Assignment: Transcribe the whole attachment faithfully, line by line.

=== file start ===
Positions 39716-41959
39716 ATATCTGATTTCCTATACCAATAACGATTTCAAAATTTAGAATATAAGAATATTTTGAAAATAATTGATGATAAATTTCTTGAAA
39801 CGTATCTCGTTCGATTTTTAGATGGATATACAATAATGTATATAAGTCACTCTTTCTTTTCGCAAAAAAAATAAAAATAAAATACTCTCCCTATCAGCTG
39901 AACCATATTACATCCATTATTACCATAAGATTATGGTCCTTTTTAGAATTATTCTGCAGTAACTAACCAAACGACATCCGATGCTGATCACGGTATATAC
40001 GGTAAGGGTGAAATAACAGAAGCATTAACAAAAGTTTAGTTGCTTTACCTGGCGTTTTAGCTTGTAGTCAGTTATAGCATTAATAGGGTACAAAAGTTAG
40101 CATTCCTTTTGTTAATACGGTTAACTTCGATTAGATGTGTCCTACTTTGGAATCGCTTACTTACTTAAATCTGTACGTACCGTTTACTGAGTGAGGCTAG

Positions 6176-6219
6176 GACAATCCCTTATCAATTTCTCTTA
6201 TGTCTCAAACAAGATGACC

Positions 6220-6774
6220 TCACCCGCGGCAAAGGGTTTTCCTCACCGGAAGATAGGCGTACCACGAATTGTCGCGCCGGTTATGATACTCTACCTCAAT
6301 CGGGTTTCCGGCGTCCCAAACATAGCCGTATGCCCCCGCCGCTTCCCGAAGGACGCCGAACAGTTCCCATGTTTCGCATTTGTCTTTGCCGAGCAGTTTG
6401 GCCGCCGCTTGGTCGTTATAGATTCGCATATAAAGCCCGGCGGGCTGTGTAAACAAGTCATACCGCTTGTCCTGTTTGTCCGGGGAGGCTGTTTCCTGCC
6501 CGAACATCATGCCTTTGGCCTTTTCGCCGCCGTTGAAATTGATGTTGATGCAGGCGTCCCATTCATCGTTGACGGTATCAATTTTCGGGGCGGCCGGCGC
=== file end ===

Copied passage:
Positions 39716-41959
39716 ATATCTGATTTCCTATACCAATAACGATTTCAAAATTTAGAATATAAGAATATTTTGAAAATAATTGATGATAAATTTCTTGAAA
39801 CGTATCTCGTTCGATTTTTAGATGGATATACAATAATGTATATAAGTCACTCTTTCTTTTCGCAAAAAAAATAAAAATAAAATACTCTCCCTATCAGCTG
39901 AACCATATTACATCCATTATTACCATAAGATTATGGTCCTTTTTAGAATTATTCTGCAGTAACTAACCAAACGACATCCGATGCTGATCACGGTATATAC
40001 GGTAAGGGTGAAATAACAGAAGCATTAACAAAAGTTTAGTTGCTTTACCTGGCGTTTTAGCTTGTAGTCAGTTATAGCATTAATAGGGTACAAAAGTTAG
40101 CATTCCTTTTGTTAATACGGTTAACTTCGATTAGATGTGTCCTACTTTGGAATCGCTTACTTACTTAAATCTGTACGTACCGTTTACTGAGTGAGGCTAG

Positions 6176-6219
6176 GACAATCCCTTATCAATTTCTCTTA
6201 TGTCTCAAACAAGATGACC

Positions 6220-6774
6220 TCACCCGCGGCAAAGGGTTTTCCTCACCGGAAGATAGGCGTACCACGAATTGTCGCGCCGGTTATGATACTCTACCTCAAT
6301 CGGGTTTCCGGCGTCCCAAACATAGCCGTATGCCCCCGCCGCTTCCCGAAGGACGCCGAACAGTTCCCATGTTTCGCATTTGTCTTTGCCGAGCAGTTTG
6401 GCCGCCGCTTGGTCGTTATAGATTCGCATATAAAGCCCGGCGGGCTGTGTAAACAAGTCATACCGCTTGTCCTGTTTGTCCGGGGAGGCTGTTTCCTGCC
6501 CGAACATCATGCCTTTGGCCTTTTCGCCGCCGTTGAAATTGATGTTGATGCAGGCGTCCCATTCATCGTTGACGGTATCAATTTTCGGGGCGGCCGGCGC